Your first instinct may be to gravitate towards lush fresh flowers for your wedding, however I would love to take a moment to talk about the delicate beauty that dried flowers can achieve.
They look incredible in a rustic, autumn or natural wedding, here let me show you!
Combined with details like twine, baskets and a little creativity, a dried flower can effortlessly create an expression of subtle elegance perfect for a wedding.
How to Dry Flowers
The easiest way to dry flowers is to simply tie them in small bunches and hang them upside-down somewhere relatively dry and dark. They should be hung with enough space between the bunches that they don’t touch. The darker the area is where they are drying, the better the color will be preserved. Flowers that are dried in direct sunlight will fade a great deal, but depending on what you are using them for, that might be exactly what you want!
Some flowers dry better than others – if you have a specific one in mind you should do a little research or test dry one or two to make sure that you’re not wasting your time and money. Flowers that are not fully bloomed will dry the best, if you use fully open flowers there is a chance they will drop their petals as they continue to open even after they have been cut.
To store dry flowers, wrap them in paper, place them in an airtight container and keep them in a cool dry location!
Using Dried Flowers
Incorporating dried flowers into your wedding is a great DIY project, and they are relatively easy to work with. You will want to be careful with them while you are arranging them, but once they are placed you don’t have to worry about them wilting during your event!
If you are planning on placing the dried flowers in vases, use florist foam to secure them in place. The foam is inexpensive and will ensure that each flower remains exactly where you want it. All you do is cut the foam to the correct size, place it in the container and push the stems into the foam where you want them to remain.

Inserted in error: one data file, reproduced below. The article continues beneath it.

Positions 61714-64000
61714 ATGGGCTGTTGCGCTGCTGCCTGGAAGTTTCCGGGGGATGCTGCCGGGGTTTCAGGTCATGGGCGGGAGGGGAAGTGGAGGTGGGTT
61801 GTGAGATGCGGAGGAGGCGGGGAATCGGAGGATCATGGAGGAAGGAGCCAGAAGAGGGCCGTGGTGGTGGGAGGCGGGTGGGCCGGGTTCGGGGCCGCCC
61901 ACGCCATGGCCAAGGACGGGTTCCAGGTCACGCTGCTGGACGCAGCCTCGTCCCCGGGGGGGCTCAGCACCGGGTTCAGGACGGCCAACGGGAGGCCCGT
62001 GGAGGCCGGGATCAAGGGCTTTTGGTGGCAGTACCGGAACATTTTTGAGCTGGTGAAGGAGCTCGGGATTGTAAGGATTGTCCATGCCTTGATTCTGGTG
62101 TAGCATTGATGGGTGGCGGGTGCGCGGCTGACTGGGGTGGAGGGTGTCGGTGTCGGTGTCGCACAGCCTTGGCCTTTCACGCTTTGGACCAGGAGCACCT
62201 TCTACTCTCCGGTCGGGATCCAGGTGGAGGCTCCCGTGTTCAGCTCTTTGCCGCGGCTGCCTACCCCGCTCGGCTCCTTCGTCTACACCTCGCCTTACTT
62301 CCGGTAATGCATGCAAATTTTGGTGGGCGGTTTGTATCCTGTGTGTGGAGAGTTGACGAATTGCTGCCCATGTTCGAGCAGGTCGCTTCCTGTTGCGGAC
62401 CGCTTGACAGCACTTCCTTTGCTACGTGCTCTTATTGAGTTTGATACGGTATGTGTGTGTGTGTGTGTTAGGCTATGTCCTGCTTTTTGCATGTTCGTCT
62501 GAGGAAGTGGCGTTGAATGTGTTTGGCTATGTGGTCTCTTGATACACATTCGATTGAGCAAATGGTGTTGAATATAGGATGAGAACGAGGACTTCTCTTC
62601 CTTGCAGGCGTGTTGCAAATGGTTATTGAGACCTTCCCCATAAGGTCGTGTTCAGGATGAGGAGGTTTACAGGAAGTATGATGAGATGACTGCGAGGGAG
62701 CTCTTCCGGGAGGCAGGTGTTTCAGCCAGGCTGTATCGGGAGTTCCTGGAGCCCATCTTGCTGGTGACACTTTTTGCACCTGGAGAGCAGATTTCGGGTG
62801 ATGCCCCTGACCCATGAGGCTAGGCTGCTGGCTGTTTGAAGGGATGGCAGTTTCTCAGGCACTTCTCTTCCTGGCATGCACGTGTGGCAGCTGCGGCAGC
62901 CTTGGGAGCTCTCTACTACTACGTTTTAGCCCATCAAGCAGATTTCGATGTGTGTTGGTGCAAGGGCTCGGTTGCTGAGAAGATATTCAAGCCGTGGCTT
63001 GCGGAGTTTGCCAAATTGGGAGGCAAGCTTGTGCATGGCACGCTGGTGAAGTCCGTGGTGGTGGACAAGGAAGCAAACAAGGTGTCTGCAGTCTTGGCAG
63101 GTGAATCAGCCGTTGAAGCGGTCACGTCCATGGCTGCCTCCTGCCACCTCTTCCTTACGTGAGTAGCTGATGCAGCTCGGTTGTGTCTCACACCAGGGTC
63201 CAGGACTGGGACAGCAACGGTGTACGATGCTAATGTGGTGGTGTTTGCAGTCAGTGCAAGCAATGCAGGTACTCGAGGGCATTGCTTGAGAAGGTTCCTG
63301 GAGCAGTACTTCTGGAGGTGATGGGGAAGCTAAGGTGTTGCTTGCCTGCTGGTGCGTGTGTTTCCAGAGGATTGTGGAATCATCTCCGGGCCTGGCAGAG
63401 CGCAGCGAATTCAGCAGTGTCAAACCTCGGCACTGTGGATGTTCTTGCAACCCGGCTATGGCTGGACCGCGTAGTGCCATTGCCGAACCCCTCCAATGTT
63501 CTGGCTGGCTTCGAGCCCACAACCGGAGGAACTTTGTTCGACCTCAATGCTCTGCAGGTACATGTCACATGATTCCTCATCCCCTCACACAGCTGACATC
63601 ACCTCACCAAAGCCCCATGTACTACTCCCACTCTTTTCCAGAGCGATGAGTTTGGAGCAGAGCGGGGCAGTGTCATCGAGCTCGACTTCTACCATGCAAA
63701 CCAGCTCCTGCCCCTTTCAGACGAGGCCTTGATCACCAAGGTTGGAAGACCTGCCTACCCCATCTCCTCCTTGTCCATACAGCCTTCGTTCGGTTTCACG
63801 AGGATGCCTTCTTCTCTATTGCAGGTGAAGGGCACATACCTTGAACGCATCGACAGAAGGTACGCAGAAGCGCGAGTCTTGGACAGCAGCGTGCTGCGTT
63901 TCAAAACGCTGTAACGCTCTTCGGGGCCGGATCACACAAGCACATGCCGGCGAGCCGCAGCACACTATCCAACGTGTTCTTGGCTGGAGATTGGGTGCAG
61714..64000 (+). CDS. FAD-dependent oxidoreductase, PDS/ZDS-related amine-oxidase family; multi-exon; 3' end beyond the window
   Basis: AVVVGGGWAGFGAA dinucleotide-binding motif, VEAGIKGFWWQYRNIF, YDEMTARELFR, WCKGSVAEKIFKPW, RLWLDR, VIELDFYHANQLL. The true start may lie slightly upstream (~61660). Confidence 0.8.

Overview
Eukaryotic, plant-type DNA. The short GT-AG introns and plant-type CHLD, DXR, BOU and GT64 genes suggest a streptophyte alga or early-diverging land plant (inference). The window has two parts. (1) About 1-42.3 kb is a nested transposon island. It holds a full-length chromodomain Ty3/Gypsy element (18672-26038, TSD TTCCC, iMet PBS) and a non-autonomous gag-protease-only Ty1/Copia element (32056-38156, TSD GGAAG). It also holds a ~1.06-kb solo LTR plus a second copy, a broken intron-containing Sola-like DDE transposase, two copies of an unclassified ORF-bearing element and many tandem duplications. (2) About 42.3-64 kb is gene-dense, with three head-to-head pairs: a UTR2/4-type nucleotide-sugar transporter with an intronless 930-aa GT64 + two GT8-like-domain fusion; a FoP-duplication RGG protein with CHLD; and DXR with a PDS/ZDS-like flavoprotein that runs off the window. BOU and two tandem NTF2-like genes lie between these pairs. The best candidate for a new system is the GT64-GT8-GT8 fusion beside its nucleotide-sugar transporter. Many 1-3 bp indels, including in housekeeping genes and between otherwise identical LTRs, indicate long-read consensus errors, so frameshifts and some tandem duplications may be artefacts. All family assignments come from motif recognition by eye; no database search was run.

If you are using transparent vases the green florist foam will show through, however you can solve that problem by wrapping the vases in a fabric that complements your decor.
Add ribbon, perhaps faded or frayed, depending on the look want to achieve, to complete any dried flower bouquets.
Where to Find Drying Flowers
Before you do anything of the sort take the time to make sure that you are allowed to pick flowers there and to identify any protected species!
Don’t rule out plants just because you may initially see them as less than appealing. Thistles, for example, look incredible once they are dried. Incorporate them into a bouquet of other dried flowers for added texture!
If you don’t have access to a natural source of flowers you can always talk to a local florist!
Tips and Ideas
Bachelor’s buttons are fabulous for a delicate splash of color, especially if you are hoping for blues, pinks and purples. Their color preserves remarkably well when dried! They are a very soft, whimsical and extremely easy to grow.
Seed pods, grains and grasses can also be dried. In the third photo in this post you can see dry lotus pods, and below are poppy seed pods and luscious golden wheat.
As ordinary as it might seem to you, grass looks amazing when dried. It is stunning filler for your bouquets, though I would encourage you to even consider a grass bouquet. There are more varieties than you are probably aware of and some have very unique flowers!
There is a lot of texture to be found within grasses, fuzzy, spiky and lush. Grass is usually at its most vibrant in the fall, once it has flowered and begun to dry from the sun.
To continue the use of dried flowers you can also sprinkle dried flower petals along the tables and of course down the aisle during the ceremony.
Thanks for reading!